With the odd placement this year of Christmas on a Monday, the liturgical calendar did some fancy maneuvering to adjust the various feasts surrounding the Nativity of Jesus Christ. In particular, and perhaps most unsettling, was the relocation of the solemnity of the Lord’s Baptism. Rather than being on a Sunday, it was moved to a Monday observance, which means – for all intents and purposes – it was missed by the vast majority of believers.
But who cares if the Baptism of the Lord was missed? Could it provide us with any real help or guidance?
In looking at trends in Western culture today, we can observe a veiled desire for transcendental things, such as an intense drive for permanence and personal identity. As many things are transient, temporary, or unstable in our world, people are actively searching for ways to express the things of the heart that they hope are free from change and not just conditional.
This impetus can be seen in many ways but is clearly recognized in the tattoo frenzy throughout our society. Rich and poor, men and women, liberals and conservatives, it seems tattoos are everywhere, on everyone, and all over people’s bodies. From rock stars, servers at restaurants, businesspeople, department store managers, politicians, educators, medical doctors and nurses, and even some young clergy, what was once the sole public expression of military units has become a common symbol in Western culture today.
The amazing, transcendental thing is that every tattoo has a story. Ask someone why he has a particular tattoo, and get ready for a heartfelt narrative that usually ends with a desire to keep a story, lesson, or loved one as a part of him and his life. In essence, get ready for a veiled expression for permanence, an implicit cry of the heart, “I don’t want this event or this person to go away,” or a push for personal identity, a statement of sorts, “This is who I am and I want you to know me.”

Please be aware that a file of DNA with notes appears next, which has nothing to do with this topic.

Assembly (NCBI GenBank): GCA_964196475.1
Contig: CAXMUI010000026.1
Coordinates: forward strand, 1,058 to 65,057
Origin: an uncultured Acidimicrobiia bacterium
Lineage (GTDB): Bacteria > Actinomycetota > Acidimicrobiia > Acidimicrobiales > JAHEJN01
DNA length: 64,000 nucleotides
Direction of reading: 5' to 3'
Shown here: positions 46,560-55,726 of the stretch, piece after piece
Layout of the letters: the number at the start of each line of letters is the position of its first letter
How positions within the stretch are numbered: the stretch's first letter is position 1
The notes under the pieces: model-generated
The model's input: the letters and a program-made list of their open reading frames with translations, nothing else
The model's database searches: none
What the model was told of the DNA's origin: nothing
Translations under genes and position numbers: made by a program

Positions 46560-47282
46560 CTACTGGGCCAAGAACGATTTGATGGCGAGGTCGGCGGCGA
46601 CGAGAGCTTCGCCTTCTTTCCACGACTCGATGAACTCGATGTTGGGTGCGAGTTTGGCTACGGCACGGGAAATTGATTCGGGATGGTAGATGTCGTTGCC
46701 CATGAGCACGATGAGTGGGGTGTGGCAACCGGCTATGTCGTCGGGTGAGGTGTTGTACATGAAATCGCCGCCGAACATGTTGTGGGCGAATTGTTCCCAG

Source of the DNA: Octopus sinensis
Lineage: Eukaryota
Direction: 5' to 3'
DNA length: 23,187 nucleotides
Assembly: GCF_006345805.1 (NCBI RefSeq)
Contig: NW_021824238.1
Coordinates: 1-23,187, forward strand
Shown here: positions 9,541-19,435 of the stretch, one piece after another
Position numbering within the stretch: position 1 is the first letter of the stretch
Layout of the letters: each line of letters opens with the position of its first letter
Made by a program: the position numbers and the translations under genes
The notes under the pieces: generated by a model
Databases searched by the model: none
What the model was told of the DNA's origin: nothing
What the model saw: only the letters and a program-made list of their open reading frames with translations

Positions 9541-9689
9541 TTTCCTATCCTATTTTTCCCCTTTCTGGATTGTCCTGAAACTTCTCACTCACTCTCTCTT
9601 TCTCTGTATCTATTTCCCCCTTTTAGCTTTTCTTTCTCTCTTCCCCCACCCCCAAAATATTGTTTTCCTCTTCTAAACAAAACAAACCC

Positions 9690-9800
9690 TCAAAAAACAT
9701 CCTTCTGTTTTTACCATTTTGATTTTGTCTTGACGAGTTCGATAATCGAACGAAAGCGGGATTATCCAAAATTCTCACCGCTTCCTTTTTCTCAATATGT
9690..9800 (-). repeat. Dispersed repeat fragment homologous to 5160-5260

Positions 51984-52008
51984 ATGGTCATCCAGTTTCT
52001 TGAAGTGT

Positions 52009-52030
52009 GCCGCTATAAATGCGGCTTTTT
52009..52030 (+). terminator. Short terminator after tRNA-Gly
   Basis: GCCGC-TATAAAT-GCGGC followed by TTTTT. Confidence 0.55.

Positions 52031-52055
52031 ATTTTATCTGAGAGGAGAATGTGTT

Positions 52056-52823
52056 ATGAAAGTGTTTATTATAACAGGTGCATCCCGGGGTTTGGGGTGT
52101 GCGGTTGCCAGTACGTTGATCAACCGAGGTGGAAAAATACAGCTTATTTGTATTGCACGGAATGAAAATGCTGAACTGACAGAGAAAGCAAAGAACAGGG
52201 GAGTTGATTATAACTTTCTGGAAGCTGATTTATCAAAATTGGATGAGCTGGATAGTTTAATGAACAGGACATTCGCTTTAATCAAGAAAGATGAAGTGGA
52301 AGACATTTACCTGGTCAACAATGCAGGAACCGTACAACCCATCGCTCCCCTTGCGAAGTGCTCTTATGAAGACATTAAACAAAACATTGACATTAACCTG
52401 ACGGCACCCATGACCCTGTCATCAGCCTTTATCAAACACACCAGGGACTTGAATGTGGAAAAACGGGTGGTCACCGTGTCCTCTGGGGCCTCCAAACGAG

In this cultural reality, the Baptism of the Lord has a flowing message for us. It offers refreshment and consolation to those who desire continuity and perpetuity.
As observed by Pope Francis, the sacred event marks when Jesus showed his own availability “to immerse himself in the river of humanity, to take upon himself the shortcomings and weaknesses of men, to share with them the desire for freedom and of overcoming everything that distances us from God and makes us strangers to our brothers.”
The event, therefore, is a call to encounter the eternal Lord and to live the graces of our baptism. These graces include what theology terms a character. Not a character as in a drama, but a character as in “an indelible sign imprinted upon the soul.”
Such an expression might sound impressive to liturgical theologians, but what does it even mean? Indelible sign, what?
Instead of relying solely on traditional definitions, how about we take the truths of our baptism and apply them to this cultural phenomena? Rather than calling the character of our baptism an indelible sign, let’s rephrase things and call it a “tattoo of the soul.”
In presenting sacramental truth in this way, people might begin to understand that there’s more offered by baptism and the life of faith than what they might assume. Imagine a tattoo that does not fade or age? One that will not decompose with death?
Baptism offers us this tattoo. It marks us as one who possesses an everlasting union with God. It also establishes an eternal relationship between us and others who have been given, or are searching for, this same spiritual tattoo. Theology calls this the communion of saints.
This communion is far more permanent and identifying than anything that this passing world can offer to any of us. This is an occasion when the skills of a human tattoo artist give way to the beauty of the divine Artist of our souls, who is the Creator of the heavens and the earth.
The solemnity of the Lord’s Baptism, therefore, retrieves these truths and renews the Lord’s work among us. Tattoos of the body have their place, and they can be a cherished expression of the treasures of our hearts but, in spite of any effort, they will pass with time.
And that’s okay, because we’re offered more. The mark of our baptism, our spiritual tattoo, will endure into eternity and, when lived and fanned into flame, unites us to God and to others. It rejuvenates us and offers us peace.